Boris Johnson on Sunday said the UK had vaccinated more than 15m people, as more than 60 Conservative MPs stepped up pressure on the government to lift the lockdown by the end of April.

The prime minister hailed the “significant milestone” as ministers signalled the NHS was “on course” to hit the target of offering inoculations to the 14.6m people most at risk from Covid-19 in the UK, including all over-70s and frontline healthcare workers, by the start of this week.

Johnson said he would on Monday outline in “full the details of the progress” made in the vaccination programme, but warned that the country still had “a long way to go”. Over the weekend, the government said that 90 per cent of over-70s had been given their first dose.

The NHS will on Monday begin vaccinating people aged between 65 and 69. Johnson said 1m letters had already been sent to that age group inviting them for their first jab.

Matt Hancock, health secretary, praised the work of the NHS teams alongside the armed forces, volunteers and local communities, adding: “There is so much more to do and I urge anyone eligible to step forward and take up their appointment. The vaccine is our route to freedom — we will beat this virus jab by jab.”

The announcement came after more than 60 of the governing party’s backbench MPs wrote to the prime minister over the weekend demanding a “road-map” for lifting all restrictions.

The letter from the Covid Recovery Group argued that if all nine priority groups were vaccinated as planned by the end of April, there would be no “justification for legislative restrictions to remain”. About 32m people fall within the nine groups, representing 99 per cent of deaths and about 80 per cent of hospitalisations from Covid-19 in the UK.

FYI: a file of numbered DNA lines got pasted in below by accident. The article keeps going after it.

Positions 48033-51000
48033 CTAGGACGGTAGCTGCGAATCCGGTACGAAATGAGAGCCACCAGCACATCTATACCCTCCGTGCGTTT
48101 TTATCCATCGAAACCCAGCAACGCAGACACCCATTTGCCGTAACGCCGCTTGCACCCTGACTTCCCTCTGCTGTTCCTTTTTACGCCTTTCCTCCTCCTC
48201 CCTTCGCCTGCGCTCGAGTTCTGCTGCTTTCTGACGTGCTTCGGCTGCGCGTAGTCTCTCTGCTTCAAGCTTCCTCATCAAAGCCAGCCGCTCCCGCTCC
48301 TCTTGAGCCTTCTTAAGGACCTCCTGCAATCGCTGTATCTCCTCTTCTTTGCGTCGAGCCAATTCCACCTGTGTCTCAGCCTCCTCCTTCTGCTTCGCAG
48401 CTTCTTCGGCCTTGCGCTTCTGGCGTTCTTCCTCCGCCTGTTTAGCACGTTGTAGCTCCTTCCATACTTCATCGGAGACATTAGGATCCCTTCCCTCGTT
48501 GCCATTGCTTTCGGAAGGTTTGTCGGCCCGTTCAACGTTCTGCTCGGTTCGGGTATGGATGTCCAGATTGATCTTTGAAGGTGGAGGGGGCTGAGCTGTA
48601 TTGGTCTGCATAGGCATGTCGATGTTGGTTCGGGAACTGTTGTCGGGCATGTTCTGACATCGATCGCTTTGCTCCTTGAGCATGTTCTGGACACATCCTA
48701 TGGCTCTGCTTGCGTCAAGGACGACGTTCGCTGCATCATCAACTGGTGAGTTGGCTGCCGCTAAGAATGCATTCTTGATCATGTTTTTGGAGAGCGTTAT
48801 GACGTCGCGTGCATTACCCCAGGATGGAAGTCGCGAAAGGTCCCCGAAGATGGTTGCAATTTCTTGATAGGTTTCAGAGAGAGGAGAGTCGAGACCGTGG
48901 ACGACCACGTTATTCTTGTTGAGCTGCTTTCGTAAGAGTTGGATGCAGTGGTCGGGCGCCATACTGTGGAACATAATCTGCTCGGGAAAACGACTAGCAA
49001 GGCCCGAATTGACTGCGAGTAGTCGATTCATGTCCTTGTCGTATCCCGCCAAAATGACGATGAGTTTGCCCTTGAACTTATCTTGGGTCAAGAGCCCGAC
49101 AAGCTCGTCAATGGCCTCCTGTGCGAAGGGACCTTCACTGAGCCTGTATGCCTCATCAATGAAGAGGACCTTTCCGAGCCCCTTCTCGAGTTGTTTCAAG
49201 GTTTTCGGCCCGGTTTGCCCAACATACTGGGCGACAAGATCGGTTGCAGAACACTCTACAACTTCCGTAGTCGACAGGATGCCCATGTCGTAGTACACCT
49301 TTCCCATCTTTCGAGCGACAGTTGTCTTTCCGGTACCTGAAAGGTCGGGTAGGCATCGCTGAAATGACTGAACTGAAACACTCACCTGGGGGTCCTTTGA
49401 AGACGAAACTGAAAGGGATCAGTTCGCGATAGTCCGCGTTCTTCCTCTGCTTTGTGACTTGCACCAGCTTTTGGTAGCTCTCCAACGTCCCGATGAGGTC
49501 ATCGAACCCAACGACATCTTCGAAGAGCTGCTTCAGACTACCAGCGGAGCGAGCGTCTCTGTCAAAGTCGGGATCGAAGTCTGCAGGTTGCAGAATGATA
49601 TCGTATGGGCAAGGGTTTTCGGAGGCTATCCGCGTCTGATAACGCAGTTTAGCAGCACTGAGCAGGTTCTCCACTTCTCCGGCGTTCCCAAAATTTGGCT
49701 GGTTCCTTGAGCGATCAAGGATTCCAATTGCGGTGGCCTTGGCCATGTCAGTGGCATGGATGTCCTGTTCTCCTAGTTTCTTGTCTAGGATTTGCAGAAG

The CRG urged Johnson as a “national priority” to reopen all schools to all pupils by March 8 and also called for the reopening of pubs, restaurants and other hospitality venues by Easter, which falls on the first weekend of April, and for all other restrictions to go by the end of the month.

Ministers have in recent days reiterated their commitment to start reopening schools from March 8, with the government considering whether to open all schools in early March or opt for a phased approach with primaries returning first.

The backbench MPs said that after March 8, the burden would be on ministers to illustrate the “effectiveness and proportionality with a cost-benefit analysis for each restriction”.

Dominic Raab, foreign secretary, had said earlier on Sunday that while the government “shared the ambition” to lift lockdown measures, any lifting of coronavirus measures would be “evidence-led”, rather than relying on what he described as “arbitrary” targets.

“We are not making what feels to me like a slightly arbitrary commitment without reviewing the impact that measures have had on the transmission and the hospital admissions of the virus,” he told Sky News.

Raab also argued that the government needed to be able to “retain some flexibility” on the specific timetable of lifting restrictions in order to take into account the impact of numerous variants of the virus.

“We do need to be very careful how we proceed. We have made good progress. We don't want to see that unravel because we go too far too quick”, he said.

From Monday, UK residents returning from 33 high-risk “red-list” countries must quarantine in a hotel for 10-days on arrival.

The prime minister is set to give details later this month on how he plans to lift the lockdown in England, with the data on the impact of vaccines on coronavirus transmission due to be assessed by ministers in the coming week.